I just today, March 10th watched a TV show developed at the Rossman Apiaries in Georgia by the entomology department.
Those of us who have been there and done that have the option to observe and be critical; First the short sleeves and white shirts are fine but often the dark pants cause the bees to not like what is going on. SO, dark colored clothing is out.
Second, a colony was found to have become queenless and had a remainder of a short amount of bees left. That colony was given a comb of young larvae in hopes they would produce themselves a queen. To often that doesn’t happen because they have not enough bees to provide the necessary heat and not enough cell builders. Consequently NO queen.
Often the smoke was not applied until after the first comb had been removed. Experience dictates that a bit of smoke before removing any comb is a good practice. Learning HOW AND WHEN to apply smoke is quite important. While those colonies were in the build-up stage in an effort to gain rapidly in population the entrances at the bottom were fully opened. It isn’t always that warm in the state of Georgia. Again, experience played a part and it wasn’t until such time as there was a good, general honey flow on that the entire entrance was opened.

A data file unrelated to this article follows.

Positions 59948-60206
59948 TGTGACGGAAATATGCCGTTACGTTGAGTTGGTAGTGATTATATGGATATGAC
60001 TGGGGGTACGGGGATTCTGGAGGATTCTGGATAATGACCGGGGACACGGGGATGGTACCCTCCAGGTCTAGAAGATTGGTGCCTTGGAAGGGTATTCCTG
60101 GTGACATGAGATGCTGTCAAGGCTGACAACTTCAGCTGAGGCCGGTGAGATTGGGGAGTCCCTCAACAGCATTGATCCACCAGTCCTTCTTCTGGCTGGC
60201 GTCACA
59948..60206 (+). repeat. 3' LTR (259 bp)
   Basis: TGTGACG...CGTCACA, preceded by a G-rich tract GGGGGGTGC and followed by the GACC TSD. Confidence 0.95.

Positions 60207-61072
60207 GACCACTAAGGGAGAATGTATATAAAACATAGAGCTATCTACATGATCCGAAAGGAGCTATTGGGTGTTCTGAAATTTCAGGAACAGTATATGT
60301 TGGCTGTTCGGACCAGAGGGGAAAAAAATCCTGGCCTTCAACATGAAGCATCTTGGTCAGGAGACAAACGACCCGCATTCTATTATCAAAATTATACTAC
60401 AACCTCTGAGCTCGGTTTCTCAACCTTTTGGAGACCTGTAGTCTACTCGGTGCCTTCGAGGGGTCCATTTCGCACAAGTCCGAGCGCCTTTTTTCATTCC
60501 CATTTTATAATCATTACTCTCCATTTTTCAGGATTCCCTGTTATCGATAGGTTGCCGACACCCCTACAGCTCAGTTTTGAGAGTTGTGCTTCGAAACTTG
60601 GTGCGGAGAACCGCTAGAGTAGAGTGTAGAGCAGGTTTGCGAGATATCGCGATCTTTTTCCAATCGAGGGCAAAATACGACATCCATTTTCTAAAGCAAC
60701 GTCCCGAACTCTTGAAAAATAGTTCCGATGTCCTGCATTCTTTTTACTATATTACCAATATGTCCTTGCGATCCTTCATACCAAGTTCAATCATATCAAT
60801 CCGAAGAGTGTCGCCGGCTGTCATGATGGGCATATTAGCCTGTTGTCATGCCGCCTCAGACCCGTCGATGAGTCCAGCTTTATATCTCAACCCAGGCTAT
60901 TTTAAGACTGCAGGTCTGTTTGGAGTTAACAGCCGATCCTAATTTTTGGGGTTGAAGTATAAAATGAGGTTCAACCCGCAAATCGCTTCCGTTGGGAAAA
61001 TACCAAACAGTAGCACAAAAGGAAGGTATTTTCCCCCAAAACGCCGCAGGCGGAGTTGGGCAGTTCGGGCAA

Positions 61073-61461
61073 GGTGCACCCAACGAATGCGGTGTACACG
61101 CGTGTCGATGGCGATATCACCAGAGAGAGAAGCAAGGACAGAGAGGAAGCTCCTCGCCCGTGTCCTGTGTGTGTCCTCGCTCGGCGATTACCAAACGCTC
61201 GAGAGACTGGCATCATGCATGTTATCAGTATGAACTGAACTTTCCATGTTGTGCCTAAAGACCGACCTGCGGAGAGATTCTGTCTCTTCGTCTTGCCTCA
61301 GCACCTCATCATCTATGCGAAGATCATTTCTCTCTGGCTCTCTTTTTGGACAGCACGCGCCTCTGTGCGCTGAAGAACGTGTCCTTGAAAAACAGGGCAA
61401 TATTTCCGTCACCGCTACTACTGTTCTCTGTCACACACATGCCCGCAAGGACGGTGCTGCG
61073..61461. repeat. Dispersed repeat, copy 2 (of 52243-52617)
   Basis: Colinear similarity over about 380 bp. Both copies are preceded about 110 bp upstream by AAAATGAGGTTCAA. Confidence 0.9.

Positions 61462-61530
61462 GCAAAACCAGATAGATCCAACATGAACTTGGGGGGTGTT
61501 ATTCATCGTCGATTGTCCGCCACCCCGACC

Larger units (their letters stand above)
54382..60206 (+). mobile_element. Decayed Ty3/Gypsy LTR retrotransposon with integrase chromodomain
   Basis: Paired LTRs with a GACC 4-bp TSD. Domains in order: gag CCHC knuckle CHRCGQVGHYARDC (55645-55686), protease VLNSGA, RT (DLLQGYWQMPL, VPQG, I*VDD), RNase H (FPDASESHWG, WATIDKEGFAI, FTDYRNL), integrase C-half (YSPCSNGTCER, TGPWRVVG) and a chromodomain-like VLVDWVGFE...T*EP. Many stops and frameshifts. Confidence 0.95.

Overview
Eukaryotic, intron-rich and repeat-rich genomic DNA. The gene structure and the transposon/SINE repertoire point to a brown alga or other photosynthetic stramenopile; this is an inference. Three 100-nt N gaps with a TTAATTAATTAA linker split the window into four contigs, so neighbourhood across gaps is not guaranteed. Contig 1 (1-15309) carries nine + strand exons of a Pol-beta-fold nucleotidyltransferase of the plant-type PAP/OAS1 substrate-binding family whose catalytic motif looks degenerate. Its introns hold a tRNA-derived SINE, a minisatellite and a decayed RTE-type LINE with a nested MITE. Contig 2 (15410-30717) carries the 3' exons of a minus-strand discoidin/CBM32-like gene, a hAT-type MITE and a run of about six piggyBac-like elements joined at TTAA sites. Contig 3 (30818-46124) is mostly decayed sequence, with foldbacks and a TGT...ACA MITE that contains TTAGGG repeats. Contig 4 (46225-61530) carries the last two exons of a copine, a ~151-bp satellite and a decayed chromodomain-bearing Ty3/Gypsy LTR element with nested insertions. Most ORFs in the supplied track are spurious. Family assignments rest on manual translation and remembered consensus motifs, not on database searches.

The Boardman Feeder was also being used at the bottom which again experience has told us that if feeding syrup is necessary that such a feeder is not the best. One thing was correct, if feeding colonies is necessary then keep doing it until the bees decide that they no longer need it. It is another case when BEES KNOW BEST.
Oh yes, and some of the inner covers were placed flat side up which is not a good way to keep burr comb from being placed on top of the frames and one would also kill more bees than necessary when putting on the outer cover.
Those of us who work bees regularly have to keep these things in mind all the while. It only makes it easier for the beekeeper and the bees to appreciate it as well.
2615 Aspen Road , Unit #1
Ames, IA 50014
Mr. Glen Stanley spoke at the Central Iowa Beekeepers meeting March 15th about the Central Iowa club's beginnings. CIBA was started in the 1940's. Mr. Stanley was the State Apiarist from 1961 until 1988. Glen is celebrating 80 years of keeping honey bees. Congratulations Glen!